3.) A reputable rescue spay/ neuters all pets BEFORE adopting them into new homes. This method is the only way to have 100% compliance to end pet overpopulation. LI municipal shelters spay/neuter before adopting. FOF does not. They leave this task to the owners’ discretion which means their puppies grow up intact and can breed.

4.) A reputable rescue screens personal and veterinary references, and conducts a home-check before placing a dog or cat. It’s also best to meet everyone in the household. All these steps take time and diligence. At FOF, it’s cash and carry. Even if FOF says they were screening references during their evacuation marathon, unless they had a huge staff, they could not be doing so properly at the rate they were giving dogs/cats away. Did FOF keep records of where each pet went?

5.) A reputable rescue does dog temperament tests, meet n’ greets with their dogs and dogs in the potential home before placement, as well as cat-testing dogs going into homes with cats.

A temperament test is a snapshot in time; dog behavior can change due to many factors. It’s safer to know if a dog is food aggressive, toy possessive, afraid of strangers and kid-friendly before placement. Same for how a dog reacts to the other pets in his new home. Last Hope has a volunteer family who tests dogs on a leash at their home with their two dog-savvy felines.

6.) A reputable rescue does not charge exorbitant adoption fees for pets, especially if vetting is incomplete. People report FOF charges $400-600 to adopt a puppy. I compiled a chart of other organizations’ adoption fees, if any reader is interested.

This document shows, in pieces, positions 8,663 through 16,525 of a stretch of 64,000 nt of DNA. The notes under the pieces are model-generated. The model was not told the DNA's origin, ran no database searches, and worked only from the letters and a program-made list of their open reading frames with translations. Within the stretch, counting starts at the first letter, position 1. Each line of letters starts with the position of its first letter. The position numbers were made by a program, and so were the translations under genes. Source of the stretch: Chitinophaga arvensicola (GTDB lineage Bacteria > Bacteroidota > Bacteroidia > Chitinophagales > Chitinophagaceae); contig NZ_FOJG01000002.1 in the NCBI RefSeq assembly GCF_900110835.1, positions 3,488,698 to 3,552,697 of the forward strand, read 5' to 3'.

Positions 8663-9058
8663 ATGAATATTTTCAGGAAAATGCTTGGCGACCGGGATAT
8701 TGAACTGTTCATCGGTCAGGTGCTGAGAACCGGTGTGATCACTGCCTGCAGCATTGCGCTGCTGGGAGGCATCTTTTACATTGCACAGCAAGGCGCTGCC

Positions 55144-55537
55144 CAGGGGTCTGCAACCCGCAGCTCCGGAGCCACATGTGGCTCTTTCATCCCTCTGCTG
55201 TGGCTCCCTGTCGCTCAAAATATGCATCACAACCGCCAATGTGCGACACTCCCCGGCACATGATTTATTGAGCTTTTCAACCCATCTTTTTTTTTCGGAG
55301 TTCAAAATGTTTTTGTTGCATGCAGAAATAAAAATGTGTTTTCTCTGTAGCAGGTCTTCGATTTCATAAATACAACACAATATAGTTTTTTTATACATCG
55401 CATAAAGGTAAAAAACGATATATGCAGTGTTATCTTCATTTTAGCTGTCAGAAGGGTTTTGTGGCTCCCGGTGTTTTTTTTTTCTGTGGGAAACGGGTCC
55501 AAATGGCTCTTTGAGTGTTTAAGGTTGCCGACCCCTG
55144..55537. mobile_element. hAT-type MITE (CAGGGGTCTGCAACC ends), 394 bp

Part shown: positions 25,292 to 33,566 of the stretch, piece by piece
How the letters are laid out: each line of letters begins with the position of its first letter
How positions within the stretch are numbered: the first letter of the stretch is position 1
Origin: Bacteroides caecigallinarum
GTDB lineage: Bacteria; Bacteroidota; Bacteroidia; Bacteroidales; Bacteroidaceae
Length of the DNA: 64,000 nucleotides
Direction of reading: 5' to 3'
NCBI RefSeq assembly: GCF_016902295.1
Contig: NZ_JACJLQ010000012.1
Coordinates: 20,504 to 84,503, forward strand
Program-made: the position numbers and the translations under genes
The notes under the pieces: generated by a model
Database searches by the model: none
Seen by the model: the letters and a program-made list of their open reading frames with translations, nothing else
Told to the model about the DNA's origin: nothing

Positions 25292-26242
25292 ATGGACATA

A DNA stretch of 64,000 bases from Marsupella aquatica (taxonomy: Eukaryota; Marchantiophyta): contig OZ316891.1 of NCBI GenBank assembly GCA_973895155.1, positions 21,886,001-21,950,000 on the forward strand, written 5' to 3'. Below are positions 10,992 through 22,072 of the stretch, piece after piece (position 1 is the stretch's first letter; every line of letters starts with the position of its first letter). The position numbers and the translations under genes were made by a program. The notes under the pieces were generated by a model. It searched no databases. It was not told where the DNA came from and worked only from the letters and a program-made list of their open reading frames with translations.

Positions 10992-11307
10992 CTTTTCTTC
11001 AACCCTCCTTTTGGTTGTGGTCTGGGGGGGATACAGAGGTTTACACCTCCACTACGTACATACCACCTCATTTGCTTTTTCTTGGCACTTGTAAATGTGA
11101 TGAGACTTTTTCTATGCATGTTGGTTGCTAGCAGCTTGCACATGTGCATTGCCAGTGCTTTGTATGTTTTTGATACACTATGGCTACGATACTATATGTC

7.) A reputable rescue does not take puppies from puppy mills unless the rescue is involved in shutting that puppy mill down forever. Barbara Sanelli, director of FOF, owned two Suffolk puppy stores. Both were closed. Her name is on the attendees list of a 2011 Suffolk Legislature meeting where pet store owners protested a bill to close puppy stores in the County. Sanelli told Newsday on April 1 that up until a year ago, FOF was still taking dogs from puppy mills. Reshaping FOF as a “rescue” seems merely a marketing ploy to continue to profit from pups.

8.) A reputable rescue takes their animals back.

FOF doesn’t, claiming they have no space. I’ve been asked to help re-home FOF dogs. In contrast, Last

Hope just took back sister calicos after seven years because the owners were moving where no pets were allowed.

9.) A reputable rescue would not decline help from other reputable rescues when facing a deadline.

The directors of Kent in Calverton and ARF in the Hamptons went to FOF but their assistance was refused. Is it better to hand pets off to strangers without proper screening than to give them to ethical shelters that will have the animals’ welfare at heart?

10.) You can be fortunate enough to get a wonderful pet anywhere. Some will continue to defend FOF because they adopted a dog there which turned out to be the love of their life. Dogs are forgiving and resilient. You can find a dog in the gutter, and she can turn out to be a treasure. Both my Afghan and Toy Spaniel came from horrible hoarders.

To help close Friends of Freddie for good, please make three phone calls. Regulation of the sale, care or adoption of animals is under Suffolk Co. Dept. of Labor, Licensing & Consumer Affairs (631-853-4600) and NYS Dept. of Agriculture & Markets (1-800-554-4501). Concerns regarding allegations of fraud by any organization are referred to the NYS Attorney General (1-800-771-7755). Also, please email Supervisor Ed Romaine (eromaine@brookhaven.org) asking him to forbid FOF from reopening or relocating in Brookhaven.